Our thoughts on how to run good Retrospectives

by Sergio Gianazza, Founder

What are Retrospectives?

Retrospectives are sessions that Teams use to improve. We mean any improvement, which can be a technical improvement or an improvement in internal communication. There are lots of "conversations" about the retrospective cadence, but in the end, that is up to your Team.

This Blog Post will try to describe some tips and tricks on how to run effective retrospectives (100% from our perspective, so all of this is extremely biased). The end goal is to have something that guides Teams if they don’t know how to run retros.

Most of the things here come from the book Agile Retrospectives by Esther Derby and from our personal experience running retrospectives.

#1 Simple > Complex, or: use the simplest tool for the job.

When running a retro, use the tool that is simpler for the task. It can be a whiteboard if you’re in person. When you’re doing a retro with a remote Team, you can use any of the tools available (Retrium, Miro, Mural, or Free Form), just use the simplest tool for the job (even a Google doc - or drawing - can be the right tool).

#2 Guided > Chaotic, or: It is good for every retrospective to have a moderator

The moderator is responsible for keeping track of the time, switching between exercises, and even “Reading” the Team flow and deciding which type of session to run.

The moderator must be objective, which means that the moderator must not participate in the decision / ideas / voting during the retro (they are usually bias and might - unintentionally - guide the retro to get the output they want, and not the output the Team needs)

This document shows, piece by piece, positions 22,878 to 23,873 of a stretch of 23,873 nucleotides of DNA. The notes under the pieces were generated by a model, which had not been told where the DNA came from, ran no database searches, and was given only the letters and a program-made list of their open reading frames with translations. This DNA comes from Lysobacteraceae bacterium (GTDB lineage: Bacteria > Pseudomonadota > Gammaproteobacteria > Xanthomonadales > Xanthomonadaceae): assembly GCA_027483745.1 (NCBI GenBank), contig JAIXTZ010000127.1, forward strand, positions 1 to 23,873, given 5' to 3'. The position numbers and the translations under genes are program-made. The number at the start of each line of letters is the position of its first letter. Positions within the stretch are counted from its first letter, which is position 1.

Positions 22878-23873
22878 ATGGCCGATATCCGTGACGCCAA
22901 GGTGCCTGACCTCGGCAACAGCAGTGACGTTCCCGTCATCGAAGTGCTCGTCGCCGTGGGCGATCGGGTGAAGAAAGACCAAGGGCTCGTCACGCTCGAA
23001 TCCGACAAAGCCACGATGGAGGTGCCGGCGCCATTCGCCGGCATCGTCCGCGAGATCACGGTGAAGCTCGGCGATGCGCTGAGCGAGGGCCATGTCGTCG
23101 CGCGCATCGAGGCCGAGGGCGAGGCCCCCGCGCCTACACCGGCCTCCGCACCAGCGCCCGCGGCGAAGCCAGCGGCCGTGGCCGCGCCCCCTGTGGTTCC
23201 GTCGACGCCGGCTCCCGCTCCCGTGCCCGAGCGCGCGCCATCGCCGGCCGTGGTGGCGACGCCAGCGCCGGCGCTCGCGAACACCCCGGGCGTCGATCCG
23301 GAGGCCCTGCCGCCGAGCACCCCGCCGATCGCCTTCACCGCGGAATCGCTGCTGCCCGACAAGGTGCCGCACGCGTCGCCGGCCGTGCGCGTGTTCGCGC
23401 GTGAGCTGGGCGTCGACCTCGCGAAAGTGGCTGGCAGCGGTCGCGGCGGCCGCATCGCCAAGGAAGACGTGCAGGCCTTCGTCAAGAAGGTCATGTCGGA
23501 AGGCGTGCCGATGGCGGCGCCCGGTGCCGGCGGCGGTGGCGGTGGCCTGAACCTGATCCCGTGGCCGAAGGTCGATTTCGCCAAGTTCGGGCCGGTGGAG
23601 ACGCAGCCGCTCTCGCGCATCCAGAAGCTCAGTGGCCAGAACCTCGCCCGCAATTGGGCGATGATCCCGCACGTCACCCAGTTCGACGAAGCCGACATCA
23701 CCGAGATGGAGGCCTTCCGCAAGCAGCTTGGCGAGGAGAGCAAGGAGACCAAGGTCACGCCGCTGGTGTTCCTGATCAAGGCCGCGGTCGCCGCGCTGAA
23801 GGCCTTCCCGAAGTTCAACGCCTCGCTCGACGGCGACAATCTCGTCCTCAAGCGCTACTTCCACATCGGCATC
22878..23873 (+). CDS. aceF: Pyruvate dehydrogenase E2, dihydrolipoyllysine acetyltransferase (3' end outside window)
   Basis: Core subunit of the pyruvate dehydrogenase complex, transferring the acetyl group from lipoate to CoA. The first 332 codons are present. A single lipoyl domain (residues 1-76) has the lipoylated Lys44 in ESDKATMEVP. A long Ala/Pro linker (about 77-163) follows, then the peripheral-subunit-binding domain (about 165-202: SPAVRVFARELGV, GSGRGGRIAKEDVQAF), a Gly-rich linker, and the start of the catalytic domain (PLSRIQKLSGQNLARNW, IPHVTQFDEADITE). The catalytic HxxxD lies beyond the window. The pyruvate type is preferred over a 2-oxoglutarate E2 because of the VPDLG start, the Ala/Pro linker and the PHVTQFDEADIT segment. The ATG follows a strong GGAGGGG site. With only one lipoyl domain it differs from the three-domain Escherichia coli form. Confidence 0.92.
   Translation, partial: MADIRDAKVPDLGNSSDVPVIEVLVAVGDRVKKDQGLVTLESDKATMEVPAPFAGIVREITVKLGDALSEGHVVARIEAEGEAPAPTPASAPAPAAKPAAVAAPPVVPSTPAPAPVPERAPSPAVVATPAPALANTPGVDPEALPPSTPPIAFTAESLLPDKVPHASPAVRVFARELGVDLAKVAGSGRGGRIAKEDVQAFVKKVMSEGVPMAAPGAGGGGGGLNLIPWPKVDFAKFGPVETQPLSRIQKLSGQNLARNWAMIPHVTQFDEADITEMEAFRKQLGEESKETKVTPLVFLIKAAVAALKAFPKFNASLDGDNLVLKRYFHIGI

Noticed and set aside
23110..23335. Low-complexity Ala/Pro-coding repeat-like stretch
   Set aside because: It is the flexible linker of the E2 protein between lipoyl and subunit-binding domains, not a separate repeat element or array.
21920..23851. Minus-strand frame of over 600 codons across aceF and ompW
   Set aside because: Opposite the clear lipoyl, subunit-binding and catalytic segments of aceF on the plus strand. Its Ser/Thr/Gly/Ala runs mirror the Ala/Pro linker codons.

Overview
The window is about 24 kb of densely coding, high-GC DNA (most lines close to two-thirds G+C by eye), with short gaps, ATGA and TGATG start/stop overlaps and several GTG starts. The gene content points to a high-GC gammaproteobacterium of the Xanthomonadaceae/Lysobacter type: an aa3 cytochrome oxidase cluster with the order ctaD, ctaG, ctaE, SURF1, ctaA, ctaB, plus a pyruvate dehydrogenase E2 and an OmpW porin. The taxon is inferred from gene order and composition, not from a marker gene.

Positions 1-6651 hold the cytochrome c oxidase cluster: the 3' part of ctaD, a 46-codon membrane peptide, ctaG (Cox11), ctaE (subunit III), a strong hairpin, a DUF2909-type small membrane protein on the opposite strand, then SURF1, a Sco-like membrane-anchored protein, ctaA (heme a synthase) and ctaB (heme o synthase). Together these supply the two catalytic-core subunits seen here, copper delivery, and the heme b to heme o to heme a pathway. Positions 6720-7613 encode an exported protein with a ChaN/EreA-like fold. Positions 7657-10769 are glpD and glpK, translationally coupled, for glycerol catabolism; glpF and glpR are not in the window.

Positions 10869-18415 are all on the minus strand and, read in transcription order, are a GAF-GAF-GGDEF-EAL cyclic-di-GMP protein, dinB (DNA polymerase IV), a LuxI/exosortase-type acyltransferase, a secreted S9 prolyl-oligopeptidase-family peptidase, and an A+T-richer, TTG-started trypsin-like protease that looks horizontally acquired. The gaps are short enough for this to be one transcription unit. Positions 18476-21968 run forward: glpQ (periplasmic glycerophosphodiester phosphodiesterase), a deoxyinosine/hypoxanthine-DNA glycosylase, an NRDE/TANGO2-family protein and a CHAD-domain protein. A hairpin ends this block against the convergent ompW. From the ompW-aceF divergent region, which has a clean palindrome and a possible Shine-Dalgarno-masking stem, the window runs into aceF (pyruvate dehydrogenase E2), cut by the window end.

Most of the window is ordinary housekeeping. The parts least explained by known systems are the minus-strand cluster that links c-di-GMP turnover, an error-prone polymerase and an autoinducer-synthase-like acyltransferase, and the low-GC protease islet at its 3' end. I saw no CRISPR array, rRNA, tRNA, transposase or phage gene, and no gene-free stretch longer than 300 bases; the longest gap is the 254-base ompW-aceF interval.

#3 Focus > Widespread, or: It is good for every retrospective to have a goal

The goal is what drives the retrospective, is what the Team will try to improve.

Not having a goal will lead to a Team trying to fix everything at the same time and not focusing on only one thing (which leads to less creative solutions).

Every person on the team will have a different opinion about what is the most important thing that the Team should fix now. Narrowing the goal to only one helps the Team bring the focus to only one topic.

💡Tips for setting the goal of the retrospective

  • The moderator can have a list of possible goals and start the retrospective session with a voting, the goal that has the most votes should be the one to use.
    • If there is a tie, the Team should vote again until there is a winner.
  • The moderator can suggest a goal, explaining to the Team why he is suggesting that particular one.
  • Examples of good goals are:
    • Find ways to improve our practices.
    • Discover what we were doing well.
    • Find ways to improve our responsiveness to customer support.
    • Rebuild damaged relationships with some part of the organization / customers.
    • Find ways to honor our commitments from retrospectives (useful when a Team commits to things then they are not doing)

#4 play > all work, or: Retrospectives should be divided into sections (with activities) that helps the Team get context, think of ideas to improve, propose goals and then commit to one of thems

The end goal of the moderator is to guide the Team through some phases, each phase will help the Team connect between them and with the goal of the retrospective. We like the phases proposed by Esther Derby, where each phase has a different goal, but all of them are interconnected.

The phases should be:

Set the Stage

During this phase we help people focus on the work at hand. Here we present the goal for the retrospective. Here the moderator should find an exercise that helps the Team express how they are feeling toward the retrospective to come.

Gather Data

The idea of this phase is to come up with a shared vision of what happened between the last retrospective and this one. Here we’re looking for hard data: events, metrics. But also we want to get feelings and emotions from the Team.